Richard Peck's A SEASON OF GIFTS
These emails were not the first I'd heard about the book. A few weeks ago, Roger Sutton mentioned it at his blog, saying something like "pass the popcorn" and that the PC police were not going to like the book.
"Some used to say they'd seen the ghost of a girl in a feathered headdress and moccasins," Mrs. Dowdell recalled. "You know how people talk. They called her the Kickapoo Princess."
They wee all scared too speechless to warn Barbara Jean. But they all agreed on one point: The Kickapoo Princess was wearing a full feathered headdress and carried a pair of gourd rattles in her weirdly pale little hands. And they all said her hair was in braids.
Comment: As Reese notes, the Indian burial ground is one of the most common clichés in stories about Indians. Her main complaint is that A Season of Gifts treats the Kickapoo as if they're dead, not a thriving tribe in Oklahoma.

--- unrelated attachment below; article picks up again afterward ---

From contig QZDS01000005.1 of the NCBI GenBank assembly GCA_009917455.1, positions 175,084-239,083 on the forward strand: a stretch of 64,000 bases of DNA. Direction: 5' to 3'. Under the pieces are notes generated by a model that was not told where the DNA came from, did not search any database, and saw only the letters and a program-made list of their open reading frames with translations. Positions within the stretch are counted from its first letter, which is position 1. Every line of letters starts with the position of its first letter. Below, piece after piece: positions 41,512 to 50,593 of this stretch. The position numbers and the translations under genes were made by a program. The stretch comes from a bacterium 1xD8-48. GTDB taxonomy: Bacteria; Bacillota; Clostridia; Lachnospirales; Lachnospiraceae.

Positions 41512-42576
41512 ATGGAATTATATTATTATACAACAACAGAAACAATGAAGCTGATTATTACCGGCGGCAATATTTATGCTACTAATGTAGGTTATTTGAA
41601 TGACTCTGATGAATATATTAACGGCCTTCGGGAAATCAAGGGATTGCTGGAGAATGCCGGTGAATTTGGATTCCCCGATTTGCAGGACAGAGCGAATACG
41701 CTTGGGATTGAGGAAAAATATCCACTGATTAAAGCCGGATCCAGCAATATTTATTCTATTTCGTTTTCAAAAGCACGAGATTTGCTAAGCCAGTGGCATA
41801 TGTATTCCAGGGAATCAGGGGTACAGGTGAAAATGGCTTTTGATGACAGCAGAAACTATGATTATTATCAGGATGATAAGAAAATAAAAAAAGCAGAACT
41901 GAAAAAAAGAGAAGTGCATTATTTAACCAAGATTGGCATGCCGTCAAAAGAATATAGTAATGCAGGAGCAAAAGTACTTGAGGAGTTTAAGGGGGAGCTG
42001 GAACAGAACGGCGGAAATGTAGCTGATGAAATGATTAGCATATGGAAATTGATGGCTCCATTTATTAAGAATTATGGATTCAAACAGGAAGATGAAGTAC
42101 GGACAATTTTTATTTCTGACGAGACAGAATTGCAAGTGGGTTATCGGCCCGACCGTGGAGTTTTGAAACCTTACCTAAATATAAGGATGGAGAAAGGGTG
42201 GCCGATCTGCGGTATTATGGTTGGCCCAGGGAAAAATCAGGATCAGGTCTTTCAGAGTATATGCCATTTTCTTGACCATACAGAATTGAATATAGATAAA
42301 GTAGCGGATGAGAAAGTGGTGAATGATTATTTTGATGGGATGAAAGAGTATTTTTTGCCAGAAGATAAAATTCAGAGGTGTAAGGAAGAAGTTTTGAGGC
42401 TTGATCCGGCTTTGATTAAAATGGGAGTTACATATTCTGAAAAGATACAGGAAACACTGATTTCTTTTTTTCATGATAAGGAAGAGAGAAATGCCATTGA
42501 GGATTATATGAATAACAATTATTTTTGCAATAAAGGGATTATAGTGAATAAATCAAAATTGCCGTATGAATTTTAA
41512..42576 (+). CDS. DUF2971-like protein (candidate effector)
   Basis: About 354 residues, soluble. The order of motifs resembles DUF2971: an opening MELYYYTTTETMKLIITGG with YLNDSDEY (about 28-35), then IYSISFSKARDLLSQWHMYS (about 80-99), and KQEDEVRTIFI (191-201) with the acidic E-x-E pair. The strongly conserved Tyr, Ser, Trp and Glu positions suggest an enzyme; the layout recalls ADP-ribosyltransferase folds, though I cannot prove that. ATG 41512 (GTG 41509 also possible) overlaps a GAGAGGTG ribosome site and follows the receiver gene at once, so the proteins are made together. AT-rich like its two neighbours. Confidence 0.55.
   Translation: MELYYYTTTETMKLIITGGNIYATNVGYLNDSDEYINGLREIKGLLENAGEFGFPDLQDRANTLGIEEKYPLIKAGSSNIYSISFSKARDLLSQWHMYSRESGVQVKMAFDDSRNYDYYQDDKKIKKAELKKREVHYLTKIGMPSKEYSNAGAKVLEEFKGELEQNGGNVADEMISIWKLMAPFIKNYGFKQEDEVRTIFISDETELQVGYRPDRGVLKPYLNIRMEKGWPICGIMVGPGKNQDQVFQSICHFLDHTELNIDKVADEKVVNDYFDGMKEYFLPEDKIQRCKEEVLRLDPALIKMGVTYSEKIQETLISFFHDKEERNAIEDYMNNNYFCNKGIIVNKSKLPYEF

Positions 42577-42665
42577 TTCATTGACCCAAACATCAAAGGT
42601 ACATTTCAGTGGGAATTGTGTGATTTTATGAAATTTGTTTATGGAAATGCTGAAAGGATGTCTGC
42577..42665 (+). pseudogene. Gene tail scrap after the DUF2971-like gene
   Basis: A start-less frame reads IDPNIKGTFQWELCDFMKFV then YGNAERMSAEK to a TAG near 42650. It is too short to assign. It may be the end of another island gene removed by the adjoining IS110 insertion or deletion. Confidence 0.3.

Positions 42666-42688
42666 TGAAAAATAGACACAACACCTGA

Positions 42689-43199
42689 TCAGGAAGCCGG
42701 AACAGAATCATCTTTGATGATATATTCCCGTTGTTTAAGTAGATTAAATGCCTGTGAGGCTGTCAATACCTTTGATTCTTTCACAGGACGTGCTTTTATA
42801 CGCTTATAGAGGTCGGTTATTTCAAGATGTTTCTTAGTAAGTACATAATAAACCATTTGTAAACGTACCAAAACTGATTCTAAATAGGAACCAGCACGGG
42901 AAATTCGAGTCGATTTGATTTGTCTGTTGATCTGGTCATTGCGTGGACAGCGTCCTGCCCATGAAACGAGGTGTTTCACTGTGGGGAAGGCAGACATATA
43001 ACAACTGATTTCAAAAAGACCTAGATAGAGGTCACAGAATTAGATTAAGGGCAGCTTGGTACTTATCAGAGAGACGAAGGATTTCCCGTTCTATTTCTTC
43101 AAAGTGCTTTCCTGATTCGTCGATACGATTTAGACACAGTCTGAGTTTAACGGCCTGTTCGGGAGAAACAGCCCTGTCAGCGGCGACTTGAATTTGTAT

To me, the main problem is the whole concept of the "Kickapoo Princess." Unless the Kickapoo were different from other tribes, they didn't have princesses and they didn't let women wear feathered headdresses. This "Princess" sounds like a male fantasy from a comic book or a horror movie. I bet she looks like a Hollywood starlet and is dressed in a buckskin mini-skirt.
About the only excuse for this book is if there really is a legend of a Kickapoo Princess who appeared over a burial ground in a chief's headdress. Then I could (barely) see appropriating the legend for a work of fiction. But if that wasn't Peck's inspiration, he's created a stereotypical story based on stupid stereotypes. He has only himself to blame if people criticize him for it.
For more on the subject, see The Best Indian Books.
A Kickapoo Princess?